Output on the scope: This is without adding the additional resistance to the integrator. I had to provide a Voltage offset of -7.1V to bring it to the 0V axis.

     The results of the simulation and the kit matched perfectly. However being a practical manual, there should have been a mention of adding a resistor to the integrator and a capacitor to the standard differentiator circuit.

Experiment 4

Link given:  < broken >

Link I suggest: and Introduction to Filters


This experiment asks the reader for designing a LPF, a HPF, a BandpassPF and BandstopPF. I have used FilterPro to design the three filters (Low, High and Band-pass).

It's a pretty neat software; it starts with a wizard asking which kind of filter you want and asks you the specs of what kind of filter you want ( Gain, allowable ripples, different limits to the frequencies and the passband frequencies). It then asks for which second order frequency response you want. Finally, it asks for a filter topology. For experimenting, I have kept the topology set to Sallen-Key for all three filters and the response as Bessel.

However, the only problem with the software is that it considers an ideal opamp. We can't chose the opamp we wish to build the filter with. Other than that, I was very pleased with the interface of the software and is a great tool for designing filters.


Low Pass Filter:

Results of FilterPro :

I had changed the values of the LPF on the simulation to get it to match the values of resistors and capacitors on the ASLK. And it worked perfectly. I then simulated it on Multisim and the bench.

But firstly, we will use these formulas to find the cut-off frequency and gain

fc= 1 / 2 * pi * sqrt ( 66k * 10k * 10n * 2n) and Av= 1 + ( 4 / 1)

fc = 1185.3 Hz and Av=5V/V

Now let's see the simulation:

{gallery} LPF

On Multisim

AC sweep: At -3b it is approx. 920Hz.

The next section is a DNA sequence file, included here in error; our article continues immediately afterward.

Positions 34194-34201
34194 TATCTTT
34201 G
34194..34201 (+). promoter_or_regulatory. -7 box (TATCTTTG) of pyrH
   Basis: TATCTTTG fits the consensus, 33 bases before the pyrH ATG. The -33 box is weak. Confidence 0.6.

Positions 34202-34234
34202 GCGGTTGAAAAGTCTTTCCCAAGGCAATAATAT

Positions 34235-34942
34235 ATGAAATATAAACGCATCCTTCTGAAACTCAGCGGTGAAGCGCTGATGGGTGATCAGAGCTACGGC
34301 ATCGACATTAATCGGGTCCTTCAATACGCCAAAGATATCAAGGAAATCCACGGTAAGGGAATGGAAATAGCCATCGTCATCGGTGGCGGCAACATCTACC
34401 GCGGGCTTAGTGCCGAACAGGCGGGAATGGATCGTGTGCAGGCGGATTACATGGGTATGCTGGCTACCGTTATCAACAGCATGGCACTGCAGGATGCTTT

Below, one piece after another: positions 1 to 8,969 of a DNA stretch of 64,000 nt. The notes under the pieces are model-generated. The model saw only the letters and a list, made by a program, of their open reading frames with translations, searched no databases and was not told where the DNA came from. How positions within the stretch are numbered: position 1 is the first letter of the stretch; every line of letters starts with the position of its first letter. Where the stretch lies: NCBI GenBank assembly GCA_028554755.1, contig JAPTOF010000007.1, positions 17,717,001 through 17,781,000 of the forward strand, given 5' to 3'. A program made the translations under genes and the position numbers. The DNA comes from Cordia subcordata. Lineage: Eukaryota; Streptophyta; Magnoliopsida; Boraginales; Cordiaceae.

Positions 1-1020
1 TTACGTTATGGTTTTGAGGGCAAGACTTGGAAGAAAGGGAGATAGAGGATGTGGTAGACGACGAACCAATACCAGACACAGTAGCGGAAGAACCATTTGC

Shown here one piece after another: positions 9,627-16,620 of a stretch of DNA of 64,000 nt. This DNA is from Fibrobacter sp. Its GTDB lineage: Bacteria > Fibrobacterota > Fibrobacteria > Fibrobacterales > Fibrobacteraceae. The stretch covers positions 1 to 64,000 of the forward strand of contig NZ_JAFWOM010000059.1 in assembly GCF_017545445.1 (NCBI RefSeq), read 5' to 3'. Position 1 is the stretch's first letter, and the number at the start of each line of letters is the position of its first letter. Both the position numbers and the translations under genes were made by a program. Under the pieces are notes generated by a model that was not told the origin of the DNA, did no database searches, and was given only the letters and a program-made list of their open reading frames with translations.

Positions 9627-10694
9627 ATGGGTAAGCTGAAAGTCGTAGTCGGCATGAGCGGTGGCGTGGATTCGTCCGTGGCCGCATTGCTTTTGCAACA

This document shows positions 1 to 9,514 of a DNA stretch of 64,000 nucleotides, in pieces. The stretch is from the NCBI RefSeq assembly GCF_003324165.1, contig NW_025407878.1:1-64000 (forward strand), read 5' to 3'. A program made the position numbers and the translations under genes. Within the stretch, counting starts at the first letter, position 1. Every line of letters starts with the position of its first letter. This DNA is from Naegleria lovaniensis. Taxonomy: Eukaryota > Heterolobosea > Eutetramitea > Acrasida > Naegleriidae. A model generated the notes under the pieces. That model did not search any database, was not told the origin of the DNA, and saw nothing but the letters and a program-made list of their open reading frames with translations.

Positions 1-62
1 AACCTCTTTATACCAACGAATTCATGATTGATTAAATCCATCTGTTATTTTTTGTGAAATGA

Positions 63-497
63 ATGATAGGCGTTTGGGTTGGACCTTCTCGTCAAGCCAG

And on the bench:


Hence, it works perfectly

Bandpass Filter:

     FilterPro Result:

Here, I have used the circuit as suggested by Filterpro. I made the circuit on the breadboard to check if it works correctly or not. Firstly numerically we will verify:

Now modifying and using the above mentioned formula, we get:

fr = 1 / 2 * pi * sqrt( C1 * C2 * R3 * (R1||R2))

fr = 1 / 2 * pi * sqrt( 100n * 100n * 470 * ( 4k || 390 ))      <See circuit below>

fr = 3894.4 Hz

Onto the simulation!


{gallery} Bandpass filter

On Multisim

AC sweep: As one can see, fr = sqrt ( 2.6k * 5.82k ) = 3.9kHz


Here is the scope result:



High Pass Filter

FilterPro results:

I have just added the results of FilterPro and the circuit implemented on Multisim for this filter, for those interested:

Experiment 5:


Link given:

Link I suggest: none

For simulating on any of the two software, I was unable to find the spice macro model of the MPY634.  I was ,however, able to dig up this link… . If one goes through the site, one will find the circuit on self-tuned filter from which I made the circuit on the kit.




I am not so sure that the waveform is correct for an input of sine wave:



Experiment 6

The Voltage Controlled Oscillator is an electronic oscillator whose oscillation is controlled by the input voltage. Now to calculate the frequency of the oscillation, I have used the formula on the manual:

However, here Vc is the input voltage, but, what is Vr? There is no reference to Vr in the manual. Also the internet has no formulas for a VCO. So I planned to use the other formula suggested by the manual for a free running VCO without any input:

So, f = ( 1 / 4 * 1k * 0.1u)(10k / 1k) = 25kHz whereas by scope and simulation it is 16kHz.

For the Vco, I designed the circuit on Multisim and implemented it on the kit later. I used the preinstalled macro model of an analog multiplier available on Multisim.


{gallery} Vco

On Multisim

Output on Multisim

Vco without the analog multiplier : Blue - Integrator, Yellow - Input and Green - Schmitt trigger



I have added the video for the VCO with the MPY634 and as I am changing the input to it using a trimmer:




Experiment 7

Link I suggest:

The above link is great link to understand PLL.

For the Multisim model I used:

The output of the Multisim model looks quite incorrect. I am assuming, due to the wrongly added multipliers, the output is wrong.

However, I am quite sure that the output on the PLL on the scope is correct. When there is a slight change in the output there is a change in the phase as shown by the blue waveform (channel 3).



Experiments 11 and 12

These two experiments I have performed with the sole purpose to check whether the TPS40200 works correctly or not. Plus, again I couldn't find the PSpice macro model of TPS40200.

Firstly, the LDO should give me a constant output of (Each division in the video is 5V/unit. Sorry for cutting off the cursor display )